Researchers Tullia Jack from Lund University, Katherine Ellsworth-Krebs from the University of Strathclyde and Monia Niero from the Sant'Anna School of Advanced Studies wanted to conduct a study to understand the environmental impact of a product and what is included in a life cycle assessment of a product. The researchers wanted to test something simple and mundane, and settled on various hair removal products that are found in every home.
– Many users want to find out what impact their items have on the environment, but we rarely realise all that needs to be included in that analysis, says Katherine Ellsworth-Krebs. And as a member of the public, you don't have the opportunity to investigate it either. The production itself we can find out to some extent, but the whole life cycle of the product is more difficult to measure. For example, how does the fact that we often shower while shaving our legs affect the life cycle analysis?
Razor has the highest environmental impact
The environmental impact of the three different products - wax strip, laser and disposable razor – was calculated for 10 years of use. The benchmark was bananas, a fruit known for its high impact on the environment. Measured in bananas, a ten-year use of the wax strips was equivalent to 263 bananas, the laser 61 bananas and the razor a staggering 70 304 bananas, or the production of four laptops.
– Hair removal may seem like an everyday beauty routine and purchase, but there is some environmental impact over the years. Especially considering how many other unnecessary routines we also burden the planet with," says Katherine Ellsworth-Krebs. She says that while it is not up to individuals to solve the world's environmental problems, we can do something by changing our thinking about planetary boundaries.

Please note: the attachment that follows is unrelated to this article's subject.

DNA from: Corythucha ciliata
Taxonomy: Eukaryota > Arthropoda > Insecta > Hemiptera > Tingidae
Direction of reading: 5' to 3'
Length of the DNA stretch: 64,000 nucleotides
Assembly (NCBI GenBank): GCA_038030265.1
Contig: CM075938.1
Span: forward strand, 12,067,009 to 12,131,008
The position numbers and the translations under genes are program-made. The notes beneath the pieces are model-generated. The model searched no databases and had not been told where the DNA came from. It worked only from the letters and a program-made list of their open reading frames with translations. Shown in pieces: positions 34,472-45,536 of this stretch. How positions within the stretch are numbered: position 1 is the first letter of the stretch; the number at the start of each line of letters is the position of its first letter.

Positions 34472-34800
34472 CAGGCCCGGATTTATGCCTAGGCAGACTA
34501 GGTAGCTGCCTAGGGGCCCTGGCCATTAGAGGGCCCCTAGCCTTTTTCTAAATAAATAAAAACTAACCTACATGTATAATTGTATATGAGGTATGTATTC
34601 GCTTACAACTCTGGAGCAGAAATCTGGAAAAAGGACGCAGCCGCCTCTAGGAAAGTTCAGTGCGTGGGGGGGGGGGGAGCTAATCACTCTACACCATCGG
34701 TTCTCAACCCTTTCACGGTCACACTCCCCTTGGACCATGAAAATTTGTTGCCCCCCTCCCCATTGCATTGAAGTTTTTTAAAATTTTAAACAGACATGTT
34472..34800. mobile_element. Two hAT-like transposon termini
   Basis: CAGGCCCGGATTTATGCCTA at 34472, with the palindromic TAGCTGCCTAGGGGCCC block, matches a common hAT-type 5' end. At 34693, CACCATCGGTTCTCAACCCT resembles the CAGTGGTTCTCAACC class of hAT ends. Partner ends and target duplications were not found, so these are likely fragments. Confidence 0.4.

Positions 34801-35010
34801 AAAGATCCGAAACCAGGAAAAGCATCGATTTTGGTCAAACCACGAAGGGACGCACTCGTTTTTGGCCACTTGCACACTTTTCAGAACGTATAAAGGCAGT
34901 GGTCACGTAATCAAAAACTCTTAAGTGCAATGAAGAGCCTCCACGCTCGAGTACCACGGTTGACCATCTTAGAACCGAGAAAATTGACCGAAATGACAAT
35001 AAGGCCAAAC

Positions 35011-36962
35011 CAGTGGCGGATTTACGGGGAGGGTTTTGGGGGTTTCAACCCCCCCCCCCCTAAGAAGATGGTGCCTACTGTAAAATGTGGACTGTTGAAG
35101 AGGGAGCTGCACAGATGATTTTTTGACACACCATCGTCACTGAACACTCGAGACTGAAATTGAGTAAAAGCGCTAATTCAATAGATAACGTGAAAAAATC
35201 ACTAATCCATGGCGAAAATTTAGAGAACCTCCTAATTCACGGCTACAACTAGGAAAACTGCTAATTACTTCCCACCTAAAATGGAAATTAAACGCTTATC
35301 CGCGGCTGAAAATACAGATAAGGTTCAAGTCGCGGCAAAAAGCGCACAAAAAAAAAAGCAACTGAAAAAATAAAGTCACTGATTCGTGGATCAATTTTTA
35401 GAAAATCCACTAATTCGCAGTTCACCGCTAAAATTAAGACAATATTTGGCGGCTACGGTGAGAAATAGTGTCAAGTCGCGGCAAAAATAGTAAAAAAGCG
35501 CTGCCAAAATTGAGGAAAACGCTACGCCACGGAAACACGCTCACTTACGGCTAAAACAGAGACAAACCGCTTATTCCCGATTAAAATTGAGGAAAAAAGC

– We need more information about the environmental impact of the products we buy. Not only the cost of production, but also waste management, quality and most importantly, we need to measure usage. Taking the train is more environmentally friendly than the car, yes. But most importantly, we need to travel less and when we do, travel shorter distances.
But above all, the researchers want to highlight the illogicality of certain behaviours.
– Our most important conclusion is not really which hair removal method is best, but to clarify the social systems we are trapped in, says Katherine Ellsworth-Krebs.
– Instead of finding the product with the least environmental impact, we should start thinking about normalising not shaving. Why don't we leave the new generation alone and stop passing on these practices?
Contact details to the researchers:
Tullia Jack, Associate Professor, Lund University, Department of Service Sciences.
Contact: tulia [dot] jack [at] ses [dot] lu [dot] se (tulia[dot]jack[at]ses[dot]lu[dot]se)
Katherine Ellsworth-Krebs, Chancellor's Fellow, University of Strathclyde, Department of Design, Manufacturing and Engineering Management.
Contact: katherine [dot] ellsworth-krebs [at] strath [dot] ac [dot] uk (katherine[dot]ellsworth-krebs[at]strath[dot]ac[dot]uk)
Monia Niero, Associate Professor, Sant'Anna School of Advanced Studies, Sustainability and Climate Interdisciplinary Centre
Contact: Monia [dot] Niero [at] santannapisa [dot] it (Monia[dot]Niero[at]santannapisa[dot]it)